'Dictator' of dance
Thanoon, who stresses the importance of rigorous training in all dance forms, has passed the discipline instilled in him by his erstwhile international teachers down to Iraq's next generation of dancers.
"If anyone misses a class, they get punished because discipline is essential. This art form demands dancers to be at their peak of physical fitness, which requires daily exercise, and I dismiss dancers if they can't keep up with the training," he says. "I am a dictator in my art."
His commanding presence inspires respect and devotion from his dancers.
"Mr Fouad is like our father, and he's a wonderful person," enthuses Riham Kareem, 27, one of the troupe's four female dancers, from the 10 there once were. "The training is hard - four to five hours every day, and even more when we have an upcoming performance - but this huge effort to be perfect when we perform is very satisfying."
Adel al-Aebi who, at 58, is still the group's lead dancer, says both Thanoon and Abdullah are relentlessly inspirational, even during long, tough rehearsals for their most challenging dances.
I will continue until I die and, honestly, death is the only thing that will keep me from the troupe
- Adel al-Aebi, lead dancer
Although he has technically retired, for Thanoon, leaving is out of the question, not least because there is no-one with comparable skills and experience to replace him.
"I will continue until I die and, honestly, death is the only thing that will keep me from the troupe," he says, admitting that he has consistently prioritised the group over everything, including his family. "The troupe is such a big part of me, it's my life and soul, and the dancers are like my sons and daughters."
Thanoon also shoulders the responsibility for the group's financial survival and support. "About eight years ago I went to the Ministry of Culture because all of our stores, archives and even costumes were burned in the 2003 war and we were starting again from zero.
"They gave me $40,000, so I bought everything we needed to restart properly, even cloth and sewing machines," he says, adding that he used some of the funds to transform a storeroom in Baghdad's National Theatre, where the troupe is based, into a new studio.
Despite his efforts, the troupe faces ongoing problems. Dancers' salaries are just 500,000 Iraqi dinar ($420) per month, which Thanoon says makes it difficult to recruit new members, and the troupe has a budget of almost nothing, meaning they have no money to cover expenses to travel to international events, if they are invited.
Dance as 'ambassador' for Iraqi arts
Iraq's National Folk Dance Troupe may be a shadow of its former self but, largely thanks to Thanoon's unflinching vision and drive, it has not only survived but boasts 12 professional and well-trained dancers.
Thanon praises the quality of the troupe’s backing tracks, a necessity prompted by most of its musicians fleeing the country. Always focusing on the positive, he adds: "But this will be better for us in the future because, when invitations start coming again, usually they only want a maximum of 15 people and, if we have too many - like a whole orchestra - they won't invite us because of the price of flights and hotels."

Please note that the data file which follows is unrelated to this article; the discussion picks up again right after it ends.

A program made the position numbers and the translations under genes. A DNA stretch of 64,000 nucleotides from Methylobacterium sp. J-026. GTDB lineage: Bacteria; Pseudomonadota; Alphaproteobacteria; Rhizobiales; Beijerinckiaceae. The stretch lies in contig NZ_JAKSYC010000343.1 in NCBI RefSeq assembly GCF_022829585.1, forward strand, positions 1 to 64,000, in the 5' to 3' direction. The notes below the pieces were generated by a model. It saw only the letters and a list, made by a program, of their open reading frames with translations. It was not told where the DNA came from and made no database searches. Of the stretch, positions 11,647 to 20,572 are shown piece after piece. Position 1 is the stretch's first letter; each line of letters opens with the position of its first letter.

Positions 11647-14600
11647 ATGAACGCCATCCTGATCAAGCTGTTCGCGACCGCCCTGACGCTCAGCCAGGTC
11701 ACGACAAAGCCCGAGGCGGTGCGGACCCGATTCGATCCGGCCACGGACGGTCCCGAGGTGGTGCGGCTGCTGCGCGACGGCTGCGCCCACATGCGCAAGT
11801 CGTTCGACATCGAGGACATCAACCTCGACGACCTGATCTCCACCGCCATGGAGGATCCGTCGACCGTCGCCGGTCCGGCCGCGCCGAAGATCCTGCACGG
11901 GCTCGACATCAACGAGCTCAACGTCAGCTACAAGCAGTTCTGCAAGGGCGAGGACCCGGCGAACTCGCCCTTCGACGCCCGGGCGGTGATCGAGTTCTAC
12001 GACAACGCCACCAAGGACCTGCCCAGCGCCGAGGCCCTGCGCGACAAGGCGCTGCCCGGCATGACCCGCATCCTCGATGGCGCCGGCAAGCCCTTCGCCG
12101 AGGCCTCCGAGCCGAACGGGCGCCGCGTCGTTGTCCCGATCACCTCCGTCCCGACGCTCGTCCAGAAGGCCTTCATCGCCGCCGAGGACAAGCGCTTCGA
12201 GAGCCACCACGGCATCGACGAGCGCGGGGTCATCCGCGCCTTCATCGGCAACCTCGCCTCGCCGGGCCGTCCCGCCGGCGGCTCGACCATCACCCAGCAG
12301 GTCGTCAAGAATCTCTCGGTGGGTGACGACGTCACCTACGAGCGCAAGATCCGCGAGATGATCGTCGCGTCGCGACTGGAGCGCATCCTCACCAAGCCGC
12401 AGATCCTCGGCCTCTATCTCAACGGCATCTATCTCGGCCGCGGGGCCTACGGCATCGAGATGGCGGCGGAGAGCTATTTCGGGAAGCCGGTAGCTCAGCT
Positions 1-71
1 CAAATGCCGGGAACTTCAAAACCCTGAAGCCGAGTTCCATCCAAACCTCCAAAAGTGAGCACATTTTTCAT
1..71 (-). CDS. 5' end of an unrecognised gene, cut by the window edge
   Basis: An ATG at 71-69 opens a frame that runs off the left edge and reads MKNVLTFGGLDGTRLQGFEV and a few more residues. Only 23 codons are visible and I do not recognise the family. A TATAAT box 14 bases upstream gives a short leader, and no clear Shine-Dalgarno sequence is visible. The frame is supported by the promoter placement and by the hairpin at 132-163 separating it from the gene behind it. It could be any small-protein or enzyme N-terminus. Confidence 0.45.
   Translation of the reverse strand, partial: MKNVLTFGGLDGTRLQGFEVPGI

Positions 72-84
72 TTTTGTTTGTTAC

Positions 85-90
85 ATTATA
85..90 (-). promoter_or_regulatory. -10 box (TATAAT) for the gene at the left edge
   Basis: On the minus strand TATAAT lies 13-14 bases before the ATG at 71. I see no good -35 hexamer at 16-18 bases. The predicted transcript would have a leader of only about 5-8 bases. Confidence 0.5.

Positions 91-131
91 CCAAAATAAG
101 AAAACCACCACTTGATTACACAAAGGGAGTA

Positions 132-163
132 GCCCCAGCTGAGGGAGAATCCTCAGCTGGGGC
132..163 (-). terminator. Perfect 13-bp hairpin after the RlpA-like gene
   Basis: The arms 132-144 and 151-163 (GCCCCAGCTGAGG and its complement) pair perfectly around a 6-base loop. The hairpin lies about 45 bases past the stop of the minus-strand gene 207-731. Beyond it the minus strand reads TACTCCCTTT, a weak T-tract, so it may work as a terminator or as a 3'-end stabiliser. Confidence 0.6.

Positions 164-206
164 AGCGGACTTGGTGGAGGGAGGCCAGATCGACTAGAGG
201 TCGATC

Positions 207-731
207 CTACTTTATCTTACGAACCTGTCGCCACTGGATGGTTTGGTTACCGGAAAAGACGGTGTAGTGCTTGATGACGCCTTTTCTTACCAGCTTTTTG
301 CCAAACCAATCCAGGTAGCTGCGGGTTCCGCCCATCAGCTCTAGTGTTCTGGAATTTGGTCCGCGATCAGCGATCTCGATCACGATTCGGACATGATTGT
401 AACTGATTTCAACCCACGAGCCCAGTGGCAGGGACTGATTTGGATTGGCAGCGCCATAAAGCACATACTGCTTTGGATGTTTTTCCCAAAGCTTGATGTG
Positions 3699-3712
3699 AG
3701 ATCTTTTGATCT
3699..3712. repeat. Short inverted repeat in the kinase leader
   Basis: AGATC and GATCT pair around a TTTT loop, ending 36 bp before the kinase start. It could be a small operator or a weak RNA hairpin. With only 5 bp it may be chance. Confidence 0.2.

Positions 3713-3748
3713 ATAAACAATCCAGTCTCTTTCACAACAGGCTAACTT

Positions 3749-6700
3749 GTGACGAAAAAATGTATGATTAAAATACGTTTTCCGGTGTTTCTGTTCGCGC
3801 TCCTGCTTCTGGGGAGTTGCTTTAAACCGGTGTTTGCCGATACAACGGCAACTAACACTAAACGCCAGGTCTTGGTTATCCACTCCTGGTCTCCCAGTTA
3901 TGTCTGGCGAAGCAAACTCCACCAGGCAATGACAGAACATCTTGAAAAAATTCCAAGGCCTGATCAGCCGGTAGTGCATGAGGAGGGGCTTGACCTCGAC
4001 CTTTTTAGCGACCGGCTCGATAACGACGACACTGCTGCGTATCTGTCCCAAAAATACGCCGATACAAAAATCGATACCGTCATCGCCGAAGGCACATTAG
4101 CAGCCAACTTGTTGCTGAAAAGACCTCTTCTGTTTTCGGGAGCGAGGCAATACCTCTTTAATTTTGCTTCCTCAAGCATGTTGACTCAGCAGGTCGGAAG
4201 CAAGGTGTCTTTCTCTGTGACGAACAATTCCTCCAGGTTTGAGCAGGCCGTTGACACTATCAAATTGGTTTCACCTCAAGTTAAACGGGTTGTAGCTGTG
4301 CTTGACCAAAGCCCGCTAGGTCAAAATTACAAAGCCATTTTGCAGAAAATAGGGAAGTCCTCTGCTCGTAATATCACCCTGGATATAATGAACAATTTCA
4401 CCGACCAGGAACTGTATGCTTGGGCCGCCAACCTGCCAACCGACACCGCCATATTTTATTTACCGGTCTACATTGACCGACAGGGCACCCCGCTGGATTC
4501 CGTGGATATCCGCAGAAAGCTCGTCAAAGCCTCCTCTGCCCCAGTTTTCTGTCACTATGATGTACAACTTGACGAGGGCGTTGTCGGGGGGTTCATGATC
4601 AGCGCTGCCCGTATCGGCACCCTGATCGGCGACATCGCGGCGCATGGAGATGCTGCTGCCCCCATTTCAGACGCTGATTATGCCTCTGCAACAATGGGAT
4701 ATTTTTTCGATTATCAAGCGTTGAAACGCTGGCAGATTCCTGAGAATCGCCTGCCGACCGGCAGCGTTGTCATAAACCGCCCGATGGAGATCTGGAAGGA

Thanoon and Abdullah's work also lives on outside Iraq, after former troupe member Mohanned Hawaz established the Enkidu Company in Sweden. This all-women group performs traditional Iraqi dances worldwide, winning a best performance award in China in 2014, and still receives occasional training and direction from Thanoon and Abdullah.
A few years ago, Thanoon also directed and featured in a music video for Iraqi singer Khadem al-Saher, which was filmed in Dubai.
Although he admits that the troupe's "golden decades" were the 1970s and 80s, when they performed in 70 different countries, darkly adding that "there have been no golden years since 2003," Thanoon believes in both the future of the troupe and its national importance.
"This troupe is very important, and we want people to know that there is a dance company in Iraq. Our troupe should be like an ambassador for Iraq to all other countries," he says. "We hold all the history and heritage of Iraq in our dances."
There are many artists and dancers in Iraq who love and appreciate beauty
- Adel al-Aebi, lead dancer
Although at present performances are still mostly limited to local or government institution events, the unique cultural experience Iraq's National Folk Dance Troupe offers continues to please crowds in Iraq and, the dancers hope, will one day help curb the country's long-standing international bad press.
"There are many artists and dancers in Iraq who love and appreciate beauty," said lead dancer Aebi, his face still flushed from the performance at the oil ministry.
"Terrorists make a dark life but we make beauty, and I hope that the whole world will see that we do not only have destruction in Iraq, but also art."